Smog expert: Worsening Saharan dust storms to become an annual Spring fixture as climate changes

 

Environment Editor

The Saharan dust storms thickening Britain’s smog and coating cars from Cornwall to Aberdeen will become increasingly strong in the coming years as a “nasty mixture” of drought, development and intensive farming in North Africa pushes up air pollution, a leading dust expert warned yesterday.

The rapid population growth in Western Sahel countries such as Chad, Niger, Mali and Mauritani in the past 20 to 30 years has prompted a surge in agriculture which has greatly increased the amount of dust, Dr Robert Bryant, of Sheffield University, told The Independent.

He said there was every sign that the trend – which has also seen cars in Devon, London and Northern Ireland covered in a fine reddish-brown dust and caused breathing difficulties in asthma and chronic bronchitis sufferers – will continue.

“There has been a dramatic increase in some aspects of dust flux [emissions], which have doubled over the last 50 years. Population pressure alone is likely to exacerbate the problem and if current trends continue the amount could double again over the next 50 years,” said Dr Bryant, a Reader in Dryland Processes at the University of Sheffield.

Creating farmland generates dust because it often involves replacing the natural vegetation that keeps the soil in place, with a much sparser cover of crops that exposes the ground to the wind. Furthermore, as climate change increases the frequency and intensity of droughts, the amount of dust blown into the air will increase as more crops die and the soil becomes drier, Dr Bryant said.

The growing population in the Sahara has also generated a huge rise in other types of pollution, such as emissions from power stations, cars and mining, he added.

“These other types of pollution get mixed up with the dust to create a nasty mixture that can include airborne diseases such as foot and mouth and kind of extreme event could have serious health implications for the UK,” Dr Bryant said.

Foot and mouth disease is thought to have caused by a cloud of infected dust blown from the Sahara.

A spokesman for Department Energy and Climate Change spokesman, dismissed rumours that the Saharan dust might be radioactive. “We routinely monitor for radiation and the detected levels have not increased at all over the past few days.”

Caroline Barrere, a retired journalist from Kensington staying in the Madeiran capital of Funchal, told The Independent that she saw a giant cloud heading towards Britain at 3am on Tuesday morning as she stood on the balcony of her hotel suite overlooking the sea.

“I’ve never seen a black, charcoal mushroom cloud so enormous. It was tinged orange-pink and I thought it was the end of the world. It was really thick and enormous, like Hiroshima – it was terrifying.”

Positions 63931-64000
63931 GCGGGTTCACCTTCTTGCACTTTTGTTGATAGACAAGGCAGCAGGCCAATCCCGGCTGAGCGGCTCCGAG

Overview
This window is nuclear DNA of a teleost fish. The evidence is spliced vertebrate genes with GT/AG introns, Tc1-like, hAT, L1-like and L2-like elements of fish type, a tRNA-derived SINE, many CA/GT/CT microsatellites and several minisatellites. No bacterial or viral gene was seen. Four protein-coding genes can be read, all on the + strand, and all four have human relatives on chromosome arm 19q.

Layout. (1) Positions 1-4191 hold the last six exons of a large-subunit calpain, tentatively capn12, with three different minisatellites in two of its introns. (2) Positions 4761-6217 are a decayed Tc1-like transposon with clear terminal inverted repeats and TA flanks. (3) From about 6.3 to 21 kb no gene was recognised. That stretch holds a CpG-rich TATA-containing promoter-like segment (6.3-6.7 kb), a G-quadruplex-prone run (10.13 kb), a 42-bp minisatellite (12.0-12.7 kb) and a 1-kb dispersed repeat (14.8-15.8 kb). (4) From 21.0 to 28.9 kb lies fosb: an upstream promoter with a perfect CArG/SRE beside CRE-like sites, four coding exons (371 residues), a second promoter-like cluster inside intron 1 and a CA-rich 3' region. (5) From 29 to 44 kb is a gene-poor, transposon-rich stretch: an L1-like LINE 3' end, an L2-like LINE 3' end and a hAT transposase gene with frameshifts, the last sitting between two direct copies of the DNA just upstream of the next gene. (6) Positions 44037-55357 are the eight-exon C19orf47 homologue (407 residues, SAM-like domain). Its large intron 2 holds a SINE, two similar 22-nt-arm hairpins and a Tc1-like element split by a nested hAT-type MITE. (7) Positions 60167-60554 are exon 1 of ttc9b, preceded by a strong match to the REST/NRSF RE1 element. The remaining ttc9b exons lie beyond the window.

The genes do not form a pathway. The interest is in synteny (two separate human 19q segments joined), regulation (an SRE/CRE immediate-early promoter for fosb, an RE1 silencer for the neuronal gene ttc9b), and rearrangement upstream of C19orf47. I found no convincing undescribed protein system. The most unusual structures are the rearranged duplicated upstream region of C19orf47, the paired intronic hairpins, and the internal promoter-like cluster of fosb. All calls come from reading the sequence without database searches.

Back in Britain, people continued to feel the impact of the elevated pollution. The London Ambulance service reported a 14 per cent rise in calls for patients with respiratory issues as the city and much of the south east experienced the maximum level of 10 on the government’s air pollution index. When pollution hits these levels people are advised to “reduce physical exertion, particularly outdoors, especially if you experience symptoms such as sore eyes, cough or sore throat”.

Mike McKevitt, head of patient services at the British Lung Foundation, said: “It would be surprising if we didn’t see an overall increase in the number of hospital admissions as a result of the pollution, certainly among people with respiratory conditions such as asthma and COPD [Chronic Obstructive Pulmonary Disease].”

“It isn’t just people with lung and heart disease that should be diligent. Anyone noticing that they are more breathless, or are coughing or wheezing more than normal, should contact their GP, even if they haven’t experienced any problems,” he added.

Experts said that while the amount of Saharan dust and general pollution has been high this week, it was even highly in early March and at peak times last year.

They attribute the massive publicity this bout of pollution has received to the Met Office taking responsibility for providing official pollution forecasts for the government from Ricardo-AEA, a much lower-profile private firm.

Timothy Baker, of King’s College London, said: “The Met Office has taken over and been leading its TV weather forecasts with pollution. Overnight this has pushed public awareness of pollution up to unprecedented levels – the only time it came close was in the 2003 heatwave.”

“I am very excited about the increased level of awareness because public awareness and engagement is the first step to getting action,” said Mr Baker, deputy manager of Air Quality Monitoring at King’s College’s Environmental Research Group.

But not everyone has been influenced by the recent publicity around pollution.

David Cameron came under fire for seeming to dismiss this week’s smog as entirely – rather than partly - generated by Saharan sand.

“I didn’t go for my morning run this morning. I chose to do some work instead. You can feel it. But it’s a naturally occurring weather pollution problem. It sounds extraordinary, Saharan dust, but that’s what it is,” he told BBC 1’s Breakfast programme.